A former librarian, teacher and trade unionist, Sylvia Meehan on the continuing fight for women's rights.

A former chairwoman of the Employment Equality Agency, Sylvia Meehan describes the necessity for those in power to value women and their contribution to society.

A feminist through and through, Sylvia Meehan’s pragmatic approach to working on issues affecting women means coming up against adversaries on a regular basis. When one is in the business of change, she says, listening to your opponent’s point of view is necessary, and keeping a rational and calm head in such discussions is essential.

Some people would prefer if you were a kind of stereotype of enraged person, fulfilling all sorts of myths about female frustration and rage.

Describing herself as naturally inquisitive, Sylvia Meehan has always been interested in finding what lay behind control and power in Irish society. On equal pay for women, her interest lay in the Irish Constitution, with its statement regarding a woman’s place in the home,

It was her life that was mentioned, not her work, or her labour in the home, and it was not rewarded. All over the world as I knew it the work of women in the home, or as we call it, unpaid family duties, are never regarded as part of the GNP.

Having worked as a librarian before she got married, the marriage bar forced her to retire and stay at home full-time to raise her family, She later returned to the workplace as a teacher. We need to acknowledge the contribution to society made by parents who take time out from their careers to rear their children, she says, as,

Women who exercise the maternal function are not recognised for the enormous social contribution they make.

Equality in the workplace means including provisions such as flexible working hours for both mothers and fathers,

Men have suffered a great deal by being excluded from anything but a financial role in parenting.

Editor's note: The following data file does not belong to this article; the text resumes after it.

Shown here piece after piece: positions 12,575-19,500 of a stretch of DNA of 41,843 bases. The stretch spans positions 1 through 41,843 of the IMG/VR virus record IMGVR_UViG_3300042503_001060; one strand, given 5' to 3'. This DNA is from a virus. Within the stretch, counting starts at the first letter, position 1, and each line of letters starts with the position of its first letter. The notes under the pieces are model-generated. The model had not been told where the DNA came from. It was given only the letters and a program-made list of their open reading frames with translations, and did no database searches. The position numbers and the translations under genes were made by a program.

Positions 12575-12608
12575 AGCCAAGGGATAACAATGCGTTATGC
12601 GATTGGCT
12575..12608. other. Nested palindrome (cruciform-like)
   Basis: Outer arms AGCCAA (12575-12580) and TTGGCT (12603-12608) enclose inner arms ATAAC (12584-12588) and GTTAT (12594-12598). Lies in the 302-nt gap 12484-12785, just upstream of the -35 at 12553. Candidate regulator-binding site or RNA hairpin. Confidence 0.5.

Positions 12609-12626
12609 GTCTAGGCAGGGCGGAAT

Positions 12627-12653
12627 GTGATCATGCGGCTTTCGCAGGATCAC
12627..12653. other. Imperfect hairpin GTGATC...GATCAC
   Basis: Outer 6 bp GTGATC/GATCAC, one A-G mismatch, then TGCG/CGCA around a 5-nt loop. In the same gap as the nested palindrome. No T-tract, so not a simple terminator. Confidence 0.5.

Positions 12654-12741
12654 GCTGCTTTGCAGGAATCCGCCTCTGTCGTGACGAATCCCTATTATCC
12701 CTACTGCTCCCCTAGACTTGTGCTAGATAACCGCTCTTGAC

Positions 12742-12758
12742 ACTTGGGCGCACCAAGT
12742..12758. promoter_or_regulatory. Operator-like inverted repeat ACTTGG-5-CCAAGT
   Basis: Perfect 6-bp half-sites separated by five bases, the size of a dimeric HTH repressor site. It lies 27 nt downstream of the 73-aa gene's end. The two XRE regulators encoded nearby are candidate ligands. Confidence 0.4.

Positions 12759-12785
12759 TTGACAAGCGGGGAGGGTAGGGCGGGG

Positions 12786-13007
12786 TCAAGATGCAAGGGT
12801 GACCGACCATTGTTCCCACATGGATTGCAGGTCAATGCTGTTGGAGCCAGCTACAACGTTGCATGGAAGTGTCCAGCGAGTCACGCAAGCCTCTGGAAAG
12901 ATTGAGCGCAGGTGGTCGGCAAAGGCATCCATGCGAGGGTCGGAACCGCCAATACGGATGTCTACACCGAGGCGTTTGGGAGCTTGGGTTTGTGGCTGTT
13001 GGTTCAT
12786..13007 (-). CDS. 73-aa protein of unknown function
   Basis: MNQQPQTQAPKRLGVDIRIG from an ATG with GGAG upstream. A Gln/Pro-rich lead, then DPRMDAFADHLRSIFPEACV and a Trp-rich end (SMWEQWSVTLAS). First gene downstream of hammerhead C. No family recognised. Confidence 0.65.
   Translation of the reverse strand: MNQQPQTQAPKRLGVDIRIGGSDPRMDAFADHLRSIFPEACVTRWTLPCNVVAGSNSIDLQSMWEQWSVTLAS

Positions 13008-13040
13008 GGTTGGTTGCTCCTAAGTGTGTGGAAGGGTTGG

Government funded childcare is another requirement, and it must be achieved, even in a country which has one of the highest birth rates in Europe, Sylvia Meehan believes,

We always have had a great number of children, and reared them pretty well I’d say, but at the price of the individual prospects of women, and we would be foolish to think that that would continue.

Sylvia Meehan has long believed in the positive and transformative effects of membership of the European Community (EC). Irish in particular women benefited from EC membership when the Equal Pay Directive was implemented in 1975, even though the Irish government at the time sought a derogation,

We got equal pay due to a European directive, rather than to any political will on the part of any Irish government in power.

Irish women are able to make their voice heard on important issues, the X Case in particular, and Meehan also admires those women who were at the forefront of the Women’s Movement in the 1970s. But the fact that women’s contribution to both society and the Catholic Church still go unrecognised, means a reluctance to put women on an equal footing with men.

An independent, assertive woman I think is not just so biddable, and therefore she is mythologized into something aggressive and a bit cracked.

This episode of ‘Hindsight’ was broadcast on 8 August 1994. The presenter is Emer O'Kelly.

‘Hindsight’ was an eight-part series of half-hour interviews with major figures in Irish public life. It was presented by Emer O’Kelly. It was broadcast on Monday nights from 18 July 1994 to 5 September 1994.